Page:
11.23.2009 Policy Points

Measuring Poverty

In recent months, analysts and policy leaders in Washington have been looking at ways of updating the outmoded federal poverty measurement. In a commentary in the publication Spotlight on Poverty and Opportunity, analyst Annette Case explains why the debate matters and why policymakers must take a broad view of economic hardship. Writes Case:

The purpose for measuring economic deprivation and developing and enacting policies that reduce economic deprivation is to assure opportunities to sustain and grow the middle class and to reduce poverty. The current outdated official measure of poverty, as well as one proposed replacement, provides only half of the information we are looking fo – how poorly people are faring, No official and reliably reported measure exists that tells us how many people are making ends meet or the extent to which they have become economically secure. This part of the story falls off the radad when we engage om debate about the measure of poverty. A strong middle class is essential to a vibrant economy and well-functioning democracy. Adopting a measure of economic security will better support policies that encourage economic mobility and a fair shot at the middle class.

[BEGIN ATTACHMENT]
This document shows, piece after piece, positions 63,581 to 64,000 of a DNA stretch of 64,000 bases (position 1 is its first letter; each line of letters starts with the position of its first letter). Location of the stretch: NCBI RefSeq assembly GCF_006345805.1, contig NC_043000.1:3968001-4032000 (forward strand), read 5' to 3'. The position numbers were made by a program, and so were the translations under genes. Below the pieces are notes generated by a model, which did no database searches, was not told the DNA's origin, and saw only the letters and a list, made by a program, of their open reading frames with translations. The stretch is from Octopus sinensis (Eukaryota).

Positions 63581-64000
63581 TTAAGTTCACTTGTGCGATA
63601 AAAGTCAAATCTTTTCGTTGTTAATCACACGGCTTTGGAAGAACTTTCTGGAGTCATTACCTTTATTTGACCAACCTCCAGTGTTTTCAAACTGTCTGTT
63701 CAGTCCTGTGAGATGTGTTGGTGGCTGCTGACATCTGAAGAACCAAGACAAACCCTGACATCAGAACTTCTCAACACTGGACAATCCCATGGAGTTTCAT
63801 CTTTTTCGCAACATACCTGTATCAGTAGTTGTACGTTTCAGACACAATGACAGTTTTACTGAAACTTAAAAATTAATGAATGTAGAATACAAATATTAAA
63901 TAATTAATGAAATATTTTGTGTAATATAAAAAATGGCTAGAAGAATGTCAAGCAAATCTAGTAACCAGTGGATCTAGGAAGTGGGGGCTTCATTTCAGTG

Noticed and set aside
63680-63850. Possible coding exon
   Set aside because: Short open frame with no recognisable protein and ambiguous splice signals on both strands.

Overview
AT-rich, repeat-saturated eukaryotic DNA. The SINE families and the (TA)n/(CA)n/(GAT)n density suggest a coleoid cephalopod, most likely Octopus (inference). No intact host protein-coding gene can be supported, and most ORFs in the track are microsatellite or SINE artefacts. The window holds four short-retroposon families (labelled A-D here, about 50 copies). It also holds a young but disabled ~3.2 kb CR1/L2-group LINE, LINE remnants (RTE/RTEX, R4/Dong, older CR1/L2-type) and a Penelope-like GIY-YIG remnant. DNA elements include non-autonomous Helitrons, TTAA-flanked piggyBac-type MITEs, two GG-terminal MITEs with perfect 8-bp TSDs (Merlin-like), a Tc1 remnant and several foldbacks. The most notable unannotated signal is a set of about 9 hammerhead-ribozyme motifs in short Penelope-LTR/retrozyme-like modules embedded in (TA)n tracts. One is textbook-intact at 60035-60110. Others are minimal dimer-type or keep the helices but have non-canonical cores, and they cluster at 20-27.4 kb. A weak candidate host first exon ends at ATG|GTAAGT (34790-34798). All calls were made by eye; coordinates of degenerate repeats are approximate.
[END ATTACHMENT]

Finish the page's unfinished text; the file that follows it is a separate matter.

Case’s commentary is part of an ongoing series exploring the question of poverty measurement.

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